If you are planning to migrate to these countries along with your hard-earned money then maybe you are not wrong, who wants to shell out the hard-earned money in a form of taxes? In the country like India where one has to pay the taxes for everything and right from the birth till one reaches the grave taxes won’t leave them alone. The Income Tax is something that adds up only an extra burden of tax to the existing taxation.
Of course, India is not the only country where one has to pay the Income Tax but there are many countries where there are huge taxation applied on the individuals and businesses, One such country is Sweden that has the highest income tax slabs where an individual had to pay up to 50% of his or her income in a form of tax. Countries situated in Northern Europe and North Atlantic generally have greater income taxes.
Why people have to pay the income tax in the first place? And how these 15 countries manage without the income tax? In India, the government generates revenue from the taxes collected from Individuals as well as the Businesses and use that money for the infrastructure developments. Now you will wonder how these 15 countries develop their infrastructure without collecting taxes from their citizens, the answer is simple, they have other sources of income.
Income tax is levied by most countries today and is paid at varied rates depending on a country’s tax laws. Income tax is essentially a tax charged on the net income of an individual or a business. This tax has to be filed annually by the taxpayer which later get accumulated into the Government treasury.
On the other hand, there are some countries with minimal and virtually no income tax at all. Such countries are either tax havens or they are countries whose economies are highly dependent on natural resources like oil. The revenues obtained from these oil-rich countries stabilise their economies to a degree that they can do without collecting income tax from their residents.
Countries with zero income tax rates are generally situated in the oil-rich Gulf region and the Caribbean islands. These countries are known around the world for being popular destinations for foreign investors and expatriates. Lets now take a look at these seven countries in the world where you will never have to pay the Income Tax.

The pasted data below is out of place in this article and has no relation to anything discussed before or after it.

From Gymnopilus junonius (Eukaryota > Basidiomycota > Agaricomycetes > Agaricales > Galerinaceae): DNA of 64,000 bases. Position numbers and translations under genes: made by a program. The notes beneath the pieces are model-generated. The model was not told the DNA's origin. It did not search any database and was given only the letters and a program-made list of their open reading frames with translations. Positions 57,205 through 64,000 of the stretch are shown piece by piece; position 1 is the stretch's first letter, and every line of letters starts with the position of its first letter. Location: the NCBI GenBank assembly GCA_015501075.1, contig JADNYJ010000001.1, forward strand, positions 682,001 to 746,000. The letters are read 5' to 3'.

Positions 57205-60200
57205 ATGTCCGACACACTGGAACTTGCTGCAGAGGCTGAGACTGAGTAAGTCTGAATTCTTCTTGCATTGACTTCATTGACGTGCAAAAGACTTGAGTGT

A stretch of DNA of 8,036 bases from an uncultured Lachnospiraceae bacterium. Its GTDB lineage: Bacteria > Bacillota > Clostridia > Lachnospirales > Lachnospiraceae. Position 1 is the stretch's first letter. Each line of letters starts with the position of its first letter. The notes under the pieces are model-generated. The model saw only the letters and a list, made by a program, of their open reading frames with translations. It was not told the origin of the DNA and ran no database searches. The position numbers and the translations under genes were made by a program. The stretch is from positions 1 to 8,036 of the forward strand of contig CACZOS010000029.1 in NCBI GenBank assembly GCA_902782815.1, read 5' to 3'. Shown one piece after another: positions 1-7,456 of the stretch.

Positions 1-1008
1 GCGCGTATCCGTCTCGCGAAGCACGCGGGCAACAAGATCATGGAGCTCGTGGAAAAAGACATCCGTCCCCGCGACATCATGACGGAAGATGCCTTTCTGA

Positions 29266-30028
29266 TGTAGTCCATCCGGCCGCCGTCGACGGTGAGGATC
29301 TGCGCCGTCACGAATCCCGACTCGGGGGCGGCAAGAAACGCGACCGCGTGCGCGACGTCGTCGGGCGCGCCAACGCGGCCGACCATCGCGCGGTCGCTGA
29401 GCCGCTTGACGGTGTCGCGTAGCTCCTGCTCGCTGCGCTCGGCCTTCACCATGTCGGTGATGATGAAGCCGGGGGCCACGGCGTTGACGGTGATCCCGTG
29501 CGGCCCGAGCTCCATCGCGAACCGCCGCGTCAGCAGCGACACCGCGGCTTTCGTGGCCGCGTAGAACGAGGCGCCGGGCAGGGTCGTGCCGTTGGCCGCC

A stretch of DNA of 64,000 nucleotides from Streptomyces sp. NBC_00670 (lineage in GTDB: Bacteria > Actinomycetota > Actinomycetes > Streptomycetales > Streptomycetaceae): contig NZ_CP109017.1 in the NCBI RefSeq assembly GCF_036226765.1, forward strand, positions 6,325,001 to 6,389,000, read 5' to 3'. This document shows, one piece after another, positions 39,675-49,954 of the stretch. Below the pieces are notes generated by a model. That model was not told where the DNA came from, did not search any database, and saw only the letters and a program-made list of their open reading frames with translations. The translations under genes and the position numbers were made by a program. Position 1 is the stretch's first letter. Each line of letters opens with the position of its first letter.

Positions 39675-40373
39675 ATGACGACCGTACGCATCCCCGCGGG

- United Arab Emirates (AKA UAE)
The Arab country is the richest country in the world with highly rich natural resources by their side. They have rich natural resources like oil and natural gas in abundance and that generates all their income required for the infrastructure development or for the developments in the society.
Due to their rich natural resources, this country does not charge any income tax to the individuals or business and hence many individuals and businesses from abroad invest a huge sum of money into this country.
UAE has zero income taxes for individuals granting them the privilege of tax-free salaries. Corporate tax is levied only on foreign banks and oil companies leaving other industries tax free. But the country levies excise duty on selected goods and services while recently the country has imposed the Value Added Tax (VAT) on a majority of goods.
UAE also grants the avoidance of Double Taxation on overseas investment to all public and private companies and other companies operating in the country under the Double Taxation Agreements (DTA).
- The Bahamas
The Bahamas is situated in the Caribbean Islands, located 80 km (50 mi) south-east of the coast of Florida (USA) and north of Cuba. The Caribbean islands group consists of around 700 islands and islets, and more than 2,000 cays (coral reefs). Only about 30 islands are inhabited.